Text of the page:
Figure 4 - Cu-Sn MSA electrolyte without additive: alloy composition as a function of current density.

 

Figure 5 - Cu-Sn MSA electrolyte with additive: alloy composition as a function of current density.

 

Tarnishing of deposits
White bronze with approximately 40-45 wt% of tin (60-55 wt% of copper) is usually resistant to tarnishing. If the tin concentration is too low, then the deposits tend to become tarnished with a brownish appearance.9  In the experience of the authors, the limit is also related to the type of electrolyte used. The deposits from the MSA electrolyte mentioned above are tarnish resistant. This means that below 64-65 wt% of copper or higher than 35-36 wt% of tin, no tarnishing is observed.

Electrolyte life
Electrolyte life is a major issue for a production-proven process. Here the MSA-based and pyrophosphate electrolytes show the best performance. The phosphonate-based electrolyte shows a very good performance at makeup, but within a short period of time (1-2 A-hr/L), the results worsen with respect to appearance and efficiency. An operation with membrane-separated anodes does not improve the situation, so the effect is not caused by anode-related processes. The best performance is shown by the MSA-electrolyte. Up to now no limit has been observed. The stannate(IV) formed does not affect the deposition even in large concentrations.

Anodes
Anodes are important. The use of insoluble anodes (e.g., graphite or mixed metal oxide anodes) leads to generally higher operating potentials. This can lead to problems with oxidation of sensitive organics. Soluble anodes are preferable, but often problems also arise. When using separate copper or tin anodes, copper often precipitates on the tin anodes or vice versa, depending on the relative concentrations of copper and tin in the electrolyte being considered. It is also complex to split and balance the current flow between different anodes. Alloy anodes are preferred in this case, but here issues with the availability, stability and solubility may arise. If the electrolyte is not designed to be used with soluble anodes, then problems with passivation can also happen.

Overview
Table 2 gives some of the typical compositions and properties of the coatings and electrolytes based on phosphonate, pyrophosphate and methanesulfonic acid.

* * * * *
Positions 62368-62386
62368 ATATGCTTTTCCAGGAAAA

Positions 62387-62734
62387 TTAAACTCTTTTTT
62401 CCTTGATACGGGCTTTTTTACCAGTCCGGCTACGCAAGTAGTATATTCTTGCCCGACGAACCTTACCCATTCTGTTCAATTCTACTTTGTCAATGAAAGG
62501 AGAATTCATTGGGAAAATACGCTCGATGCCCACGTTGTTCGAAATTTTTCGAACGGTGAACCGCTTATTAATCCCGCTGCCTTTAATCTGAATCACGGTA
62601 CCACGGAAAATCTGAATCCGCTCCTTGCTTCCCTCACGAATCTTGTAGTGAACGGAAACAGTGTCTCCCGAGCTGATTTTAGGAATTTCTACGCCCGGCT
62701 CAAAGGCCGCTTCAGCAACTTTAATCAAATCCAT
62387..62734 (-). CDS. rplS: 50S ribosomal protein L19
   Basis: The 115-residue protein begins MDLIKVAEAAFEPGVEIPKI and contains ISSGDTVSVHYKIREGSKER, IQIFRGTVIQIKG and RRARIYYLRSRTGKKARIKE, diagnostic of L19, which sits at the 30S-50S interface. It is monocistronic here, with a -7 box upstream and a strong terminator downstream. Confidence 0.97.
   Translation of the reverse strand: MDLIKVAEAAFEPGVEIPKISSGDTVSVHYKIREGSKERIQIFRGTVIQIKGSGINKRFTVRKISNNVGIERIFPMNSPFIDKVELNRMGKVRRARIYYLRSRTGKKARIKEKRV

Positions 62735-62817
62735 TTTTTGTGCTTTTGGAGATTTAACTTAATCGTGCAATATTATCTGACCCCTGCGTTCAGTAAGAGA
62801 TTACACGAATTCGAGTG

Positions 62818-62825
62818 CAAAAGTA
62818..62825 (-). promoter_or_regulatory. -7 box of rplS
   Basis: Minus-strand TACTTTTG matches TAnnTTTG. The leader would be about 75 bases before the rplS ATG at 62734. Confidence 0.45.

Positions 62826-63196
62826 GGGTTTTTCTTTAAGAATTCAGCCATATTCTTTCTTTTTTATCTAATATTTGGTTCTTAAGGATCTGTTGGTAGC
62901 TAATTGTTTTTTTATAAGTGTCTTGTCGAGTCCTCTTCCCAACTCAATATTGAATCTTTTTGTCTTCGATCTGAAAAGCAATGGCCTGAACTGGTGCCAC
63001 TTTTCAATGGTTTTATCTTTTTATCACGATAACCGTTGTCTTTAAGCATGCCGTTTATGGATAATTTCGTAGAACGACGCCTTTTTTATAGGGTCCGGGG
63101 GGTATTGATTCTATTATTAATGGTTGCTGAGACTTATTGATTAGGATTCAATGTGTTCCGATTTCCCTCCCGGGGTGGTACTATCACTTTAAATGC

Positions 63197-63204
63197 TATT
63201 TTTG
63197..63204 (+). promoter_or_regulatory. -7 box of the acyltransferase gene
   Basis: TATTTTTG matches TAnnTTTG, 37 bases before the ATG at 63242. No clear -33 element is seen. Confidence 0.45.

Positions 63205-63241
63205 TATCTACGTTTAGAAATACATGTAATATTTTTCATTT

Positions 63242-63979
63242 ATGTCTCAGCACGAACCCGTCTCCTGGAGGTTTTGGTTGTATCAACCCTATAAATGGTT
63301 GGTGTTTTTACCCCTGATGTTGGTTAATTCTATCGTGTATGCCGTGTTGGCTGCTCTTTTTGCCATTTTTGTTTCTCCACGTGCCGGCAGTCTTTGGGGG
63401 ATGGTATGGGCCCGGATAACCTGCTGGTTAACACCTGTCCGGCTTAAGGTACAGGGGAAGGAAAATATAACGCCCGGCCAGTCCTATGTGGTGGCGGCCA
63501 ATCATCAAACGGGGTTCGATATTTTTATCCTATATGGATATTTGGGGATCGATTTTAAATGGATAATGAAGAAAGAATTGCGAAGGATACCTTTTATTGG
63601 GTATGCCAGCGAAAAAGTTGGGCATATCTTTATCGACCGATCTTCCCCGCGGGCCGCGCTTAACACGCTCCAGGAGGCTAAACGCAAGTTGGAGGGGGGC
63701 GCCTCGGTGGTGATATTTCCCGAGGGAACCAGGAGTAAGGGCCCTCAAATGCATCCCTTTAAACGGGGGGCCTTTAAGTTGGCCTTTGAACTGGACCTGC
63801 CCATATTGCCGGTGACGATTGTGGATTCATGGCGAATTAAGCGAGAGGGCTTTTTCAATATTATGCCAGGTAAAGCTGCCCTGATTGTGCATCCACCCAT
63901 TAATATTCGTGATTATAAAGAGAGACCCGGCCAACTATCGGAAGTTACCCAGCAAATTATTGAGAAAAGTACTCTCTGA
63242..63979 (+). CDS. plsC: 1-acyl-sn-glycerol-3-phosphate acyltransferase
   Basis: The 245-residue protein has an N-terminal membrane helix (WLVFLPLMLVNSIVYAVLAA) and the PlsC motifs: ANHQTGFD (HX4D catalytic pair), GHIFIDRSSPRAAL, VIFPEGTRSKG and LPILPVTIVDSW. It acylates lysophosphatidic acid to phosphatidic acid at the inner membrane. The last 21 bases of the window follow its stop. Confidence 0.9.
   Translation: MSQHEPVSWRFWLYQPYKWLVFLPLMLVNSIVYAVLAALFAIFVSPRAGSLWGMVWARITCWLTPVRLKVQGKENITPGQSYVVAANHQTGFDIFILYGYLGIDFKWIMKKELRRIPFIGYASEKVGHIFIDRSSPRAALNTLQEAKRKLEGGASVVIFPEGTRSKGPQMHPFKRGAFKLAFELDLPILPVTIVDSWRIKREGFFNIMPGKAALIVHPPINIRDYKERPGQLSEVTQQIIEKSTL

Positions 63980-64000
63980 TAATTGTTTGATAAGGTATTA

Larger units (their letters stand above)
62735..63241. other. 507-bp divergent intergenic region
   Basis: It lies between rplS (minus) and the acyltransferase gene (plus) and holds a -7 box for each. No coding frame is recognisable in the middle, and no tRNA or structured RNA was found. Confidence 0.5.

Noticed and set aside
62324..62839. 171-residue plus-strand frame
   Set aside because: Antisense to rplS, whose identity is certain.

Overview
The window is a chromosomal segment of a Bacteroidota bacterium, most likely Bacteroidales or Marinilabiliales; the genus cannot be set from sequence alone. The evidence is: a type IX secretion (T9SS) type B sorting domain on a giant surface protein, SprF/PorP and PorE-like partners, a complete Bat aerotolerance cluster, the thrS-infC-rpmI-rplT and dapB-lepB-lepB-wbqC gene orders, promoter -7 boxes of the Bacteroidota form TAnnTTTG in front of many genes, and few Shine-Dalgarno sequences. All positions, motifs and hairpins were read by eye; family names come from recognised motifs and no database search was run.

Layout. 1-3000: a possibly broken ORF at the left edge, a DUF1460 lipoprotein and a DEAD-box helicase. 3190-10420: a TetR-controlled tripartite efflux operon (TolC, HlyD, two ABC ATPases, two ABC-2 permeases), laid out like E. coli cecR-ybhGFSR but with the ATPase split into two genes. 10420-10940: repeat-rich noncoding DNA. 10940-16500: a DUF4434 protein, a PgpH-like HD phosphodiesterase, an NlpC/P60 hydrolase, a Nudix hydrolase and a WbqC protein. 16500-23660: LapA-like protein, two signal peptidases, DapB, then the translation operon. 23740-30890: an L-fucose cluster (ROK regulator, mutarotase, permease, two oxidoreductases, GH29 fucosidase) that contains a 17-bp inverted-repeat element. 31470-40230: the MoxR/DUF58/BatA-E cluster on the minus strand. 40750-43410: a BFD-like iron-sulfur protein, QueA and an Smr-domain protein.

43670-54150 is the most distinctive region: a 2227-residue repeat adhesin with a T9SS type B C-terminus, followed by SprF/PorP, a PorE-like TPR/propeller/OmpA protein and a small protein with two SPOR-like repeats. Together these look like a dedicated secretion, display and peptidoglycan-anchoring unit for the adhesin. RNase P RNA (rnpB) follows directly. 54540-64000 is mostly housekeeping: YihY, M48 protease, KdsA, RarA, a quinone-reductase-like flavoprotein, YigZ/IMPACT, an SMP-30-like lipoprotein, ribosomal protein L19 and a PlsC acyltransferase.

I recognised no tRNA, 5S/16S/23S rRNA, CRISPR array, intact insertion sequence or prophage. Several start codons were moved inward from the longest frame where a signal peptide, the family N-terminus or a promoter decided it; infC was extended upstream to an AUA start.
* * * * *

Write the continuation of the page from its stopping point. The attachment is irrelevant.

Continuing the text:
Table 2 - Typical compositions, operating conditions and properties of the coatings and electrolytes based on phosphonate, pyrophosphate and methanesulfonic acid.

 

Phosphonate

Pyrophosphate

Methanesulfonic acid (MSA)

Electrolyte composition

Copper

0.5 g/L

3.0 g/L

2.0 g/L

Tin

5.0 g/L

5.0 g/L

1.0 g/L

Stabilizer

10 g/L

20 g/L

20 g/L

Potassium Pyrophosphate

---

200 g/L

---

Phosphonate

100 g/L

---

---

Methanesulfonic acid

---

---

200 g/L

Organic additives

10 mL/L

70 mL/L

15 mL/L

Operating conditions

Temperature, °C

50

40

35

pH

10

8

1

Current density, A/dm2

0.05-0.50

0.80

0.1-0.5

Plating speed, µm/min

0.03 at 0.1 A/dm2

0.22 at 0.75 A/dm2

0.08 at 0.3 A/dm2

Throwing power (Haring-Blum cell; Fields equation)

55%

N.A.

72%

Barrel plating

Good

Bad

Excellent

Rack plating

Acceptable

Good

Very good

Process window

Acceptable

Good

Very good

Deposit properties

Alloy composition, wt%

63% Cu/37% Sn

55% Cu/45% Sn

63% Cu/37% Sn

Max. coating thickness, µm

1.0-2.0

0.5

5.0

Hardness HV25 (cross-section)

450

500

550-600

Appearance

Bright

Bright

Bright

Deposit color

White

White

White

Color values, CIE-L*/a*/b*

80/0/9/7.0

83/0.5/7.8

84/0.4/5.3

Tarnish resistance

Good

Acceptable

Very good

Electrolyte life

Short

Good

Very good

 

Summary and Conclusion
The development of cyanide-free Cu-Sn electrolytes is still in progress and there is still need for further improvement. Many details and variables must be observed when shifting to a cyanide-free Cu-Sn plating solution. Each of the electrolytes has its own characteristics. With the actual development of new MSA-based electrolytes, the door to an industrial accepted process has been opened.

References
1.  A. Brenner, “Electrodeposition of Copper-Tin Alloys,” in Electrodeposition of Alloys, Academic Press, New York and London, 1963; p. 497.

2.  O.K. Kudra, et al., “Issledovanie  polyarizacii pri elektroosajdenii splava med-olova iz tripolifosfatnih elektrolitov,” Ukrainskii Khimicheskii Zhurnal, 38, 875 (1972).

3.  M. Jordan, Die galvanische Abscheidung von Zinn und Zinnlegierungen, Leuze Verlag, Saulgau/Württemberg, 1993; p. 62f.

4.  K. Bronder, et al., Umicore Galvanotechnik GmBH, “Copper-tin electrolyte and method for depositing bronze layers,” European Patent Office, Patent No. EP1961840 (2008).

5.  M. Dietterle, M. Jordan and G. Strube, Dr.Ing. Max Schlötter GmbH & Co., “Electrolyte and method for depositing tin-copper alloy layers,” European Patent Office, Patent No. EP1325175 (2003).

6.  Q. Chen and A. Egli, Rohm and Haas Electronic Materials LLC, “Electroplating Bronze,” European Patent Office, Patent No. EP 2071057 (2009).

7.  J. Dr. Heyer, et al., Enthone Inc., “Process for galvanic deposition of bronze,” European Patent Office, Patent No. EP 1408141 (2004).

8.  S. Berger, et al., Umicore Galvanotechnik GmBH, “Modified copper-tin electrolyte and method of depositing bronze layers,” European Patent Office, Patent No. EP 2116634 (2010).

9.  H.W. Dettner and J. Elze, Handbuch der Galvanotechnik - Band II Verfahren für die galvanische und stromlose Metallabscheidung, Carl Hanser Verlag, München, 1966; p. 494.

 

Comments are reviewed by moderators before they appear to ensure they meet Products Finishing’s submission guidelines.
blog comments powered by Disqus



Therma-Tron-X, Inc.

Suppliers | Products | Experts | News | Articles | Calendar | Process Zones

The Voice of the Finishing Industry Since 1936 Copyright © Gardner Business Media, Inc. 2014

Subscribe | Advertise | Contact Us | All Rights Reserved